The Man Who Invented Sykes-Picot

Monday, May 16 2016, is the presumed 100th anniversary of the “Sykes-Picot” accord. Many speak confidently of it, fewer have actually read it, fewer still understand its roots and how an obscure letter has become a prominent feature of discourse about the Middle East.

To understand the roots of the letter and its deeper meaning, we need to place ourselves in the minds of European diplomats circa 1914. The “Great War” as far as these men were concerned was the Crimean conflict of the 1850s. It was as present in their minds as World War II is now in ours. It was a war waged by Catholic and Protestant Europe against Orthodox Russia to stave off the state collapse of the largest Muslim political entity, the Ottoman Empire. In return, the Western powers extracted “reforms” from the Ottomans that created the modern Middle East. These included citizenship rights to religious minorities, mostly Christians and Jews, the elimination of Jizya, the last vestige of Muslim dominance, and the attempt to build modern state apparatus. These Ottoman Tanzimat were an imitation of Muhammad Ali’s Egypt and still resonate in the region. Russia attempted to outflank the European and Ottoman powers by direct appeal to Eastern Christians. The Coptic Church of Egypt rebuffed the Russian overtures with its customary prickliness and habitual servility to the rulers of Egypt. The Levantine Christians were more receptive, but the Russian defeat in the Crimean war opened the way to reprisals from the Ottomans, exemplified by the 1860s pogroms in the Mountains of Lebanon and later against the Armenians. That conflict still echoes today, with a new Russian despot, Putin, imagining himself a second coming of Nicholas I.

In 1916 the British and French had lost their taste for propping up the Ottomans. For one thing, the “Young Turks” had sided against them and allied themselves with Germany. This was no accident but a telling foretaste of the Middle East new nationalism and its fascination with European Statism and Fascism. The French wanted nothing more than to save face with the Catholics of Lebanon who saw them as protectors. The British were truly confused. A prominent member of the aristocracy (Balfour) was toying with supporting Jewish Nationalism. A screwy romantic (Lawrence) was toying with inventing Arab Nationalism. Balfour and Lawrence were bound to collide (as they figuratively did after the war). In between, sat the sober diplomat Sykes. Catholic, restrained and sensible, he simply wanted order not excitement. Hence the “Sykes-Picot” letter. The letter sought to protect British and French interests in the presumed chaotic aftermath of the collapse of the Ottomans. It even included a bone to Russia, in the form of control over Constantinople and partial control of Jerusalem. The Tsar, one year away from revolution, still imagined himself the Eastern Christian Emperor. The letter would have been consigned to the memory hole had it not been for subsequent events. When we speak of “Sykes-Picot” today we speak not of the letter but of the invented drama about the letter and its meaning. But who invented “Sykes-Picot”? It is a question worth pursuing, but with likely frustration as no single father (or mother for that matter) is apparent.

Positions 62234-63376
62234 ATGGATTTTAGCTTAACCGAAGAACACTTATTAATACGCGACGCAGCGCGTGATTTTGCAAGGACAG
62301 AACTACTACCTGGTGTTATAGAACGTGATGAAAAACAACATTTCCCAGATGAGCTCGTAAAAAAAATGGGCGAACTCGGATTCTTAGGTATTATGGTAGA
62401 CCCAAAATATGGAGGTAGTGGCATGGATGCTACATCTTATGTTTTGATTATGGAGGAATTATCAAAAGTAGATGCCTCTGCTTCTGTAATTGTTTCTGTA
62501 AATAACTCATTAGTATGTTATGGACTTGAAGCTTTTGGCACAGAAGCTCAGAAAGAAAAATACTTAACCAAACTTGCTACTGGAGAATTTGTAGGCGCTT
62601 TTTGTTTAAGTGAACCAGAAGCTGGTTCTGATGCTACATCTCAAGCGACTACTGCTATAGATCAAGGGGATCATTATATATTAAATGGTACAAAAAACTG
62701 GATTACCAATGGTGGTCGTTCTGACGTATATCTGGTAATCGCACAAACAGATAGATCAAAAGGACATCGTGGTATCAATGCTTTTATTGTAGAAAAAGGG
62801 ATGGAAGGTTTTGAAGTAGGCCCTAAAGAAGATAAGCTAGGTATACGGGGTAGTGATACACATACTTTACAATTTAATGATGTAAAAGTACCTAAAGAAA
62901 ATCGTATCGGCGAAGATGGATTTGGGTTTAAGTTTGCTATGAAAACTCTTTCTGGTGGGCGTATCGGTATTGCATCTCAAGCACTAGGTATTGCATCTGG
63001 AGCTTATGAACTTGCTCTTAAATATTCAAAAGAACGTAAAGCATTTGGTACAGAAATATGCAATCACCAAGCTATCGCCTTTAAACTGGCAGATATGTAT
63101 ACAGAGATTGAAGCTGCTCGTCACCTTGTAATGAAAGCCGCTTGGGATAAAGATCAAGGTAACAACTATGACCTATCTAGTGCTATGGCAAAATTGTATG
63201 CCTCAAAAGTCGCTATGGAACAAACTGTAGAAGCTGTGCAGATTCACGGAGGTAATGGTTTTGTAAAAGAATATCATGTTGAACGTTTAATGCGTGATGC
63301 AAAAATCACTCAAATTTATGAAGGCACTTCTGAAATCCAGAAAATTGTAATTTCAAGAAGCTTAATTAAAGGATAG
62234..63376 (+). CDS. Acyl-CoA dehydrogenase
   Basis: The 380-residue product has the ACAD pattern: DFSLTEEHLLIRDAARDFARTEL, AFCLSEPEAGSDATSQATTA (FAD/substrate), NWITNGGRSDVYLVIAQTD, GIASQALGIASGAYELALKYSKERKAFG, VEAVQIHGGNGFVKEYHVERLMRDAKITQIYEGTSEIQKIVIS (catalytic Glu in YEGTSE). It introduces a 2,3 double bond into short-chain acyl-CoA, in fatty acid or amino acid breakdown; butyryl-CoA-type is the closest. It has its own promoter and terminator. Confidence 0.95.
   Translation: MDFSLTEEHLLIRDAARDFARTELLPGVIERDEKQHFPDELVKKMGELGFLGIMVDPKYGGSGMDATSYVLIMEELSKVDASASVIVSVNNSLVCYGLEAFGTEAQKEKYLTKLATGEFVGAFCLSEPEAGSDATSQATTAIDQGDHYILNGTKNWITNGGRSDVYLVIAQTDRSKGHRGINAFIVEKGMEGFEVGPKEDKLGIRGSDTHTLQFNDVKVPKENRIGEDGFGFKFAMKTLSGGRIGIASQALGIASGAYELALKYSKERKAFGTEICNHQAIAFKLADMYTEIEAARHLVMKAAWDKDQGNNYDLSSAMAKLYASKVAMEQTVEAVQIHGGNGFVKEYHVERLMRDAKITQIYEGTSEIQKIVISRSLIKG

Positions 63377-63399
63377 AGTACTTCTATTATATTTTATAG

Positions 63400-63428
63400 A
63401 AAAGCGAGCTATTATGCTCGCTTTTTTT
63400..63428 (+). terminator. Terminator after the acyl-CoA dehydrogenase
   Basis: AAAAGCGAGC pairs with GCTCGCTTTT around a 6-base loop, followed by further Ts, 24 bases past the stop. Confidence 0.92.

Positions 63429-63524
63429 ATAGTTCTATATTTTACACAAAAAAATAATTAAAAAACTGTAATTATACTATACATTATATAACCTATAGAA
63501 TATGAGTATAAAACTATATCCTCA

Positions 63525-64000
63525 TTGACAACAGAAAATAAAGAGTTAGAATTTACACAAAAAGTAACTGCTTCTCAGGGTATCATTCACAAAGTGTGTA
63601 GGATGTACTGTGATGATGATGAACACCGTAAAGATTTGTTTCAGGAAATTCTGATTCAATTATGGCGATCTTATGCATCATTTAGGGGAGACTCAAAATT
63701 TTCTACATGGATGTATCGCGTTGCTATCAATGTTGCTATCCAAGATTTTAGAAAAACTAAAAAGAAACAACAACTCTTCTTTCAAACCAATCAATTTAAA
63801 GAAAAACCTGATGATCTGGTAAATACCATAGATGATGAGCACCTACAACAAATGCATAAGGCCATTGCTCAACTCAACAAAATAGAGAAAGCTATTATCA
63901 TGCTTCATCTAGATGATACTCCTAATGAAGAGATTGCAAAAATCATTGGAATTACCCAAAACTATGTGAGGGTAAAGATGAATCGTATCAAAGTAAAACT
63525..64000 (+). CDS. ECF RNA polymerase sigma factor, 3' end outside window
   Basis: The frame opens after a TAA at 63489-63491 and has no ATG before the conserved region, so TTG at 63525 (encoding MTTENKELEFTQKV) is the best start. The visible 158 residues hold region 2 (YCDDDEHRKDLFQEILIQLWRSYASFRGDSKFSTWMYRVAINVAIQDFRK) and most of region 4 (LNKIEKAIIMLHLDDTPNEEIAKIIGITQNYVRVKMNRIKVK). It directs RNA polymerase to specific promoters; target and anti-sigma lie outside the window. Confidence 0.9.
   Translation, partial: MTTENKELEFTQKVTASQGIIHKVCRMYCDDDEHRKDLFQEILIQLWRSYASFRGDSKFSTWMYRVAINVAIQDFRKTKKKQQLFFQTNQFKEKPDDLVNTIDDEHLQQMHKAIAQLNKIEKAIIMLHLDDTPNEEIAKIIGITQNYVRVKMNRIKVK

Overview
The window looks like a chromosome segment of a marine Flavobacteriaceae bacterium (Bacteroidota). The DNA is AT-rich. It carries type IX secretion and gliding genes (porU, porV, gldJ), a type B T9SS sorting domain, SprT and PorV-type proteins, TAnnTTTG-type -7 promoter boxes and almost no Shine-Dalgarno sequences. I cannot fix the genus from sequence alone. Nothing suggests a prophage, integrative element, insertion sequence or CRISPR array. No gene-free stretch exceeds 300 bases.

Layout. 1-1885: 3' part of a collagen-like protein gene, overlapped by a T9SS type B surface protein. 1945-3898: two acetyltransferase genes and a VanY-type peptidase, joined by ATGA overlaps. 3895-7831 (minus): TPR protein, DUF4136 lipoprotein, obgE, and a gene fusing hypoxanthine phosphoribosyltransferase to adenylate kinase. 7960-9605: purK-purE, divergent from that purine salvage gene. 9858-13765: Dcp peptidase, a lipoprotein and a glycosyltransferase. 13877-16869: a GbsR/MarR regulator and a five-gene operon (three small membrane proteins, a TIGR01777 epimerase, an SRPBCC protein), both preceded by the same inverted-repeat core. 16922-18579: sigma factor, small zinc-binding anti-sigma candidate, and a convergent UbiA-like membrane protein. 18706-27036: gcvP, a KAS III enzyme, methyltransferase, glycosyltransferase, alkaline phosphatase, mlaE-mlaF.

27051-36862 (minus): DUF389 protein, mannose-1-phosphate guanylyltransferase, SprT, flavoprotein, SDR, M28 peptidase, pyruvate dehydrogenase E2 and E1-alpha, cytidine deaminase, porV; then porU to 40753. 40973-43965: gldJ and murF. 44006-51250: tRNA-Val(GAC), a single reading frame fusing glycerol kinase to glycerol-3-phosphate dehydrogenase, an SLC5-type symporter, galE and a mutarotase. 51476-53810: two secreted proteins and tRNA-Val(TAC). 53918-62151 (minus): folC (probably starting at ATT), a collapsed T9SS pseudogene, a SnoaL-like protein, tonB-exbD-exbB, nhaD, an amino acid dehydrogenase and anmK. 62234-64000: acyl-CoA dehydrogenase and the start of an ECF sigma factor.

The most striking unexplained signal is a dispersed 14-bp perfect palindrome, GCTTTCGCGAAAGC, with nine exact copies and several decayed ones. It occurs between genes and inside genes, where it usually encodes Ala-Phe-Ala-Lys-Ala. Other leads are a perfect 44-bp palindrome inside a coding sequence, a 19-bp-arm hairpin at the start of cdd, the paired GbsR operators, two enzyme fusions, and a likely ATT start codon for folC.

This observer’s favorite is Mohammed Hassenein Heikal, the Egypt journalist who recently passed away. Heikal was Nasser’s voice and the prominent peddler of the mythical Arab nation. Like many of his generation he felt Egypt would be made better with additional discipline, and a larger mission. A man educated by American missionaries could have no truck with the Muslim Brotherhood or Islamism. Instead he hit upon a fashionable idea from the salons of Damascus and Beirut. Yes, Egypt would be the Prussia of the Arabs. Egyptians would be cured of their habitual Fawda and goose-stepped to greatness. But such a vision needed a “stab-in-the-back”. “Sykes-Picot” was there to serve the purpose. Couple that with the “Balfour Declaration” and you have a unifying theme, and one with easy public appeal. Anti-Western and Antisemitic, it was the perfect tool for the propagandist from Dokki and Zamalek. Somewhere in heaven, Ustaz Heikal is smiling, Cigar in hand. He had put one over the Western scholars, or most of them anyway. A man for all political seasons had found an excuse for all political ills. Or so lives the lie.

 

— Maged Atiya



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